With the rise in popularity of Marie Kondo and ‘tidying up’ around the world, people are donating more clothing than ever. It feels good to donate gently used tees or jeans, but this era has created a flood of donations that no one seems to want. So instead of dropping your garbage bags full of used clothing at Goodwill, or other popular donation locations, where up to 85% of your product will end up in landfills, be strategic about how you donate, sell, or upcycle what you no longer love.
Donating clothes is often top of mind for me because as an influencer I get so much product sent my way. The pile above displays how much I received in only two days. This is by no means a complaint; I am very grateful for the product, but it does get out of hand and the guilt I feel about what to do with it all can be overwhelming.
I’ve spent a lot of time researching where to do this so that you don’t have to. Use this post as a cheat sheet next time you do a closet purge. After I finished this post I saw that Green Matters also posted a list of the best places to donate clothes. So check that out too for even more ideas!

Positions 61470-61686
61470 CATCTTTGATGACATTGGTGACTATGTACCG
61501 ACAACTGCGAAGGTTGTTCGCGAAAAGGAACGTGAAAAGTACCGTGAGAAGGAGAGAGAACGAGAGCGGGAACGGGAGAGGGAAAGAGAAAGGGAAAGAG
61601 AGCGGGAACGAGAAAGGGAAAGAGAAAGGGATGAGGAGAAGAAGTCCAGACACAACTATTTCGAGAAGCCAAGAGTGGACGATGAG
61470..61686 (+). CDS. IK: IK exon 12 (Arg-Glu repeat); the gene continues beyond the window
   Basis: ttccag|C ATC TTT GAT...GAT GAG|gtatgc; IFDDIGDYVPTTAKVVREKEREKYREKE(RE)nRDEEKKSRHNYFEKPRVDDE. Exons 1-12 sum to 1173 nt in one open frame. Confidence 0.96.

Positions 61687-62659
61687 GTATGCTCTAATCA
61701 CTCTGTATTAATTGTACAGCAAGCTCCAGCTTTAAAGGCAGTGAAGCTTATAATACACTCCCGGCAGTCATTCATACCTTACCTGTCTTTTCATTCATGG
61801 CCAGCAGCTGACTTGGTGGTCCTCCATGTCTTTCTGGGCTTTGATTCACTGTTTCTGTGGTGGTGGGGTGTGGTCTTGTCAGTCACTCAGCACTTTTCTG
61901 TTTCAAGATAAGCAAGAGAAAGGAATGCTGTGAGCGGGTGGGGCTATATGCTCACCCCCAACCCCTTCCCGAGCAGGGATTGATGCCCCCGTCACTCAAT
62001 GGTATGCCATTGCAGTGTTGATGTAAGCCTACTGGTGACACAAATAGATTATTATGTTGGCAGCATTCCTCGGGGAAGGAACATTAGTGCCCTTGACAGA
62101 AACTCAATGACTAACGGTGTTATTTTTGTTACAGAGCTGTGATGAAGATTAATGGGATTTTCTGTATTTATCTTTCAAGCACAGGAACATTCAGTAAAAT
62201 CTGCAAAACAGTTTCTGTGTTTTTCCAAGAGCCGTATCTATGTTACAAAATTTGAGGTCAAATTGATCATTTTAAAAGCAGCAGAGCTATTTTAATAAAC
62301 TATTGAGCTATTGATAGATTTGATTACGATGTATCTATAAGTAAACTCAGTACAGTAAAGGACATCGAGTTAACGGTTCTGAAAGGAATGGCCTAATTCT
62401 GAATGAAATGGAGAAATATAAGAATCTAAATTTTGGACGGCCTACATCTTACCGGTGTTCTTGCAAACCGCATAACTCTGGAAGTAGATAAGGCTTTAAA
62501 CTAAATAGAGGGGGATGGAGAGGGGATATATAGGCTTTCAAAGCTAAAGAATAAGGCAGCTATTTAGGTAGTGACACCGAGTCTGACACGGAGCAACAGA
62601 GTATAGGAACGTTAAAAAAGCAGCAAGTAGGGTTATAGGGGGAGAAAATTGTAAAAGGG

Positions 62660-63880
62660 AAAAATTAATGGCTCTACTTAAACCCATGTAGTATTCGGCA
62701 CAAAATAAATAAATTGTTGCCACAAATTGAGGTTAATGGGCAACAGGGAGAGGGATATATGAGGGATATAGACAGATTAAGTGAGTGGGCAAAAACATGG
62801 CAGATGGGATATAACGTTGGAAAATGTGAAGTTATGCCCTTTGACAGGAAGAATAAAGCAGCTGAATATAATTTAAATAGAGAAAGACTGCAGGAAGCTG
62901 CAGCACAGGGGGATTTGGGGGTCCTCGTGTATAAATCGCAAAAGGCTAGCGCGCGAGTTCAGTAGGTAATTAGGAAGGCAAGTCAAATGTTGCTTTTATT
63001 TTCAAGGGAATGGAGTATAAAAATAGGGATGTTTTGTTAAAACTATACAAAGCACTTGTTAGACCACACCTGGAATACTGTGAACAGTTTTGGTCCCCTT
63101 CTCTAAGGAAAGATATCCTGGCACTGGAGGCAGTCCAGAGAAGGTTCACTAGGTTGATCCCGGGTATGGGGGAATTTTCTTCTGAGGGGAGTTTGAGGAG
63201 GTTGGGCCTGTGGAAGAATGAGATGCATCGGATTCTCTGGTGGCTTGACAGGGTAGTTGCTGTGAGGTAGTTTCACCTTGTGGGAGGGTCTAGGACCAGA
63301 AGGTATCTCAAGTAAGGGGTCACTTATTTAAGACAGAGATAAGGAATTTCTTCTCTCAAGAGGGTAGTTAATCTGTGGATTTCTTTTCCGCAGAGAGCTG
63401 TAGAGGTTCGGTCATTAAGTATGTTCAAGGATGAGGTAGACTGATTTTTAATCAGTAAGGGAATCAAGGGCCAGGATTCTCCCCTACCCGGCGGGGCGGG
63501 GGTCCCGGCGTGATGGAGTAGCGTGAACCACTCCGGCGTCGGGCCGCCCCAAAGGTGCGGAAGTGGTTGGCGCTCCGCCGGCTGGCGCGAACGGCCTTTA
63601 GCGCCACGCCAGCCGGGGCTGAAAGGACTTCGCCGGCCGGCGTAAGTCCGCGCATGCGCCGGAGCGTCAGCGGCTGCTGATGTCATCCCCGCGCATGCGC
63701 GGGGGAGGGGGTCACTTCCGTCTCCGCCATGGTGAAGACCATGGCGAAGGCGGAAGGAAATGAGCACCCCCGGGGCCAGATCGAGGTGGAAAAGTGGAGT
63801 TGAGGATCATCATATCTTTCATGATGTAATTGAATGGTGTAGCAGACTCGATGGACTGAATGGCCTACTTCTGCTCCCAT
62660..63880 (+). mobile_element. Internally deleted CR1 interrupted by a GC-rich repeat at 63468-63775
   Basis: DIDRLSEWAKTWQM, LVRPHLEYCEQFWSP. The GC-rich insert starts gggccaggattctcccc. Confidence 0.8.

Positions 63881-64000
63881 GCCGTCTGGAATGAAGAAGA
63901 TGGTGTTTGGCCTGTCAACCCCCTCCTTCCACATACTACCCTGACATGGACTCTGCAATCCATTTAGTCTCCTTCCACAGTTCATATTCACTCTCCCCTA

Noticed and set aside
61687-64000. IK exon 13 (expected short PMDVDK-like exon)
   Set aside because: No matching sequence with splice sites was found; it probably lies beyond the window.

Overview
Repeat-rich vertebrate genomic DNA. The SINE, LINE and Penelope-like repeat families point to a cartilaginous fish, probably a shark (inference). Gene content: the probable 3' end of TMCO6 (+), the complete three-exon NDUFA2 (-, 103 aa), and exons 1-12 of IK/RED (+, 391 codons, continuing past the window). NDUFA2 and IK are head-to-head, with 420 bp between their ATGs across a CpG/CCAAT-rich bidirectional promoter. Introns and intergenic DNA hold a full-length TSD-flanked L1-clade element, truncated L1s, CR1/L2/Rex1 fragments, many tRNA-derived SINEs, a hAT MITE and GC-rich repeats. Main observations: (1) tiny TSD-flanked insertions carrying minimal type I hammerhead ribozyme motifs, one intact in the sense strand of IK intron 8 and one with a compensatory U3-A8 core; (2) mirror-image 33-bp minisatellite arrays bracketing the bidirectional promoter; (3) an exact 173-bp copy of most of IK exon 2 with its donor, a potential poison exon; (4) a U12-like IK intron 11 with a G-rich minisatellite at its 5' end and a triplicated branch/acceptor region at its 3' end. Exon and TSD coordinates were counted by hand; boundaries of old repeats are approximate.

Where to Donate Used Clothing Locally
Buy Nothing Project: The Buy Nothing Project has started a revolution with Facebook groups that will provide the freeware for you to set up local “gift economies.” These gift economies are sharing groups, where members of a community get to know each other by giving, asking, and expressing their gratitude. My friend Meg told me about this initiative and is a part of her local group. You can find a Buy Nothing group near you (there are over 3000 of them!) here. They’re not just for clothing though; they can be for cooking meals, offering your professional services, or whatever you can do to spread kindness.